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Former teacher honored by Mayflower campus namingOriginally Published September 22, 2013 at 12:00 a.m.
Updated September 20, 2013 at 1:24 p.m.
Elois McCaghren, 89, stands in front of Mayflower Elementary School on the campus named in her honor Sept. 13. A graduate of Mayflower High School and Arkansas State Teachers College, now the University of Central Arkansas in Conway, she taught for 31 years, starting at the elementary school.
Elois McCaghren, 89, has been honored by Bill Clinton, George H.W. Bush, the Mayflower Chamber of Commerce and now the Mayflower School District.
The elementary school in Mayflower where she started her career has been named the Elois McCaghren Campus.
Beginning at the elementary school, McCaghren taught in the district 31 years, then was immediately elected to the school board, where she served 15 years.
“I think it’s awesome,” said her niece, Patricia Barnes. “It’s about time after all that time she put in. I think she taught half of Mayflower.”
McCaghren took a break from playing a card game with her niece and sister at the Mayflower Senior Citizens Center, where she serves as volunteer director and spends about 11 or 12 hours a day.
It was McCaghren who wrote two notes to then-Gov. Bill Clinton and secured the grant to build the center.
McCaghren said the naming of the elementary-school campus in her honor was a shock.
“That [school] and this center have been my whole life, outside of my family, of course,” she said.
Her sister, Fayrean McCoy of Mayflower, whose 87th birthday is today, said, “I think it’s one of the greatest things to ever happen. She deserves it.”
McCaghren said her daughter, Joann Townsend of Greenbrier, told her they were going to the school to get pictures made as a fundraiser.
“I wondered what was up — here’s all my family — what are they doing here?”
In addition to family members, former students and friends showed up to honor McCaghren.
One of those was Lanny McConnell, counselor at Guy-Perkins High School.
He said McCaghren was his supervising teacher when he did his student teaching in Mayflower in the early ’70s.
“Wild horses could not have kept me away,” he said of attending the ceremony.
“Good gosh, what can I say about Elois McCaghren? One of the greatest ladies I’ve ever met in my life, taught me so much about education and kids and stuff. I was very, very fortunate to have that lady as my supervising teacher,” McConnell said.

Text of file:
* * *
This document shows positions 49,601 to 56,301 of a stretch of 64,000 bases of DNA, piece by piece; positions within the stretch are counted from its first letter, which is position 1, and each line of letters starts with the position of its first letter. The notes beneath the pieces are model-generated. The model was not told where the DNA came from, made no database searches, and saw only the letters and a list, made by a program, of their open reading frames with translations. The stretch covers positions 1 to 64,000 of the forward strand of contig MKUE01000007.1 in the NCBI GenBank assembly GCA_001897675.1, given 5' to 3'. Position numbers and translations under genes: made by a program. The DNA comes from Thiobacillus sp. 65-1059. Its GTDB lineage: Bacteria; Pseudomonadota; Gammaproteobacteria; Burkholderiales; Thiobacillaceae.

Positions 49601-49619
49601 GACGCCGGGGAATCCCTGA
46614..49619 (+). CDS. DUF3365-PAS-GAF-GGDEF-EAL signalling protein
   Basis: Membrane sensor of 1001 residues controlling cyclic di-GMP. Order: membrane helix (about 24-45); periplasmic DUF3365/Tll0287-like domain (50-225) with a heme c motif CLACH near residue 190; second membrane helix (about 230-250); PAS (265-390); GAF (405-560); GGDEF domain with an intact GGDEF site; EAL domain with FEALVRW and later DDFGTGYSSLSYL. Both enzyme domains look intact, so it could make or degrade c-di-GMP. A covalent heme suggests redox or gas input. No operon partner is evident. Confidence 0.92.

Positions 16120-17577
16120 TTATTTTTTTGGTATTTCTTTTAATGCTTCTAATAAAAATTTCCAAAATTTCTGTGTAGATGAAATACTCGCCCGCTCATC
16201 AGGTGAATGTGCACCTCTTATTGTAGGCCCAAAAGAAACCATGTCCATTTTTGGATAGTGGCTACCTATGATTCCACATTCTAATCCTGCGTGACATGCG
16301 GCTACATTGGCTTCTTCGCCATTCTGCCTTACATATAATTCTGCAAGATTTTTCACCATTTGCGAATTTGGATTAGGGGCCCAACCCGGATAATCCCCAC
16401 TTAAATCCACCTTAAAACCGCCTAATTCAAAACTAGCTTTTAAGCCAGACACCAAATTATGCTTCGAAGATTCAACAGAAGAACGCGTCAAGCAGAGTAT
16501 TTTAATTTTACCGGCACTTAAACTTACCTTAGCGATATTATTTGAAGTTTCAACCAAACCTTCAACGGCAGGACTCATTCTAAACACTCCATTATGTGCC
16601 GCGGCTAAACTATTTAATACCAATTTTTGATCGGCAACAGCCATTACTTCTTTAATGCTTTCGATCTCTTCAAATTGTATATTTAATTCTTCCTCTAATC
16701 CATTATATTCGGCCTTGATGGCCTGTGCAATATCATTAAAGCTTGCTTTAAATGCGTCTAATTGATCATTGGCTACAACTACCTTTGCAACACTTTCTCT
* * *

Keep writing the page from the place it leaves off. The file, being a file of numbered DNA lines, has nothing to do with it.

He said McCaghren, who was teaching high school social studies then, did him a favor.
“She taught me something very quickly, and bless her soul, it was the best thing that could ever happen to me,” he said. “She said, ‘You need to know whether you can handle kids or not, so take the class. I’ll be down the hallway, one door down.’”
McConnell said this is his 41st year in education.
“She was a strict disciplinarian, but with that being said, she also was one of the most caring teachers for kids I’ve ever seen,” he said.
Denean Green, human resource officer for the Mayflower School District, said she had McCaghren for seventh grade.
“She was a good storyteller, kept your attention, spunky. She meant what she said,” Green said.
“I very much enjoyed having her. She had all sorts of stories, from personal to historical … town stories.”
Green said McCaghren successfully used stories to help illustrate her lessons.
McCaghren said she always knew she wanted to be a teacher.
She was born in Greenbrier, but her family moved to Mayflower when she was about 6, she said.
“I just came here and fit right in, I guess,” she said.
Her parents were farmers, and she chopped and picked cotton every summer, starting when she was about 10 or 12, she said.
McCaghren said she walked seven or eight miles, one way, to the farm. She recalled that the supervisor, Mr. Fisher, insisted that she make 50 cents an hour, like the adults.
“He said, ‘She works just as hard as everybody else and keeps up,’” McCaghren said.
Even though her parents had little or no education, they believed it was important. Her father got her admitted to Jones Hill School one summer, not because she was behind, but just so she could get further ahead.
McCaghren married her husband, Joe, in 1941, when she was 17. Joe, who died in 1985, was six years older, and McCaghren said he joked that he could “train her the way he wanted.”
In reality, “I did whatever I wanted to do, and it was all right with him,” she said.
They discussed decisions and worked together, she said.
McCaghren has never been known as a shrinking violet. She said she spoke up “if it was my duty to do it,” and if it involved teaching.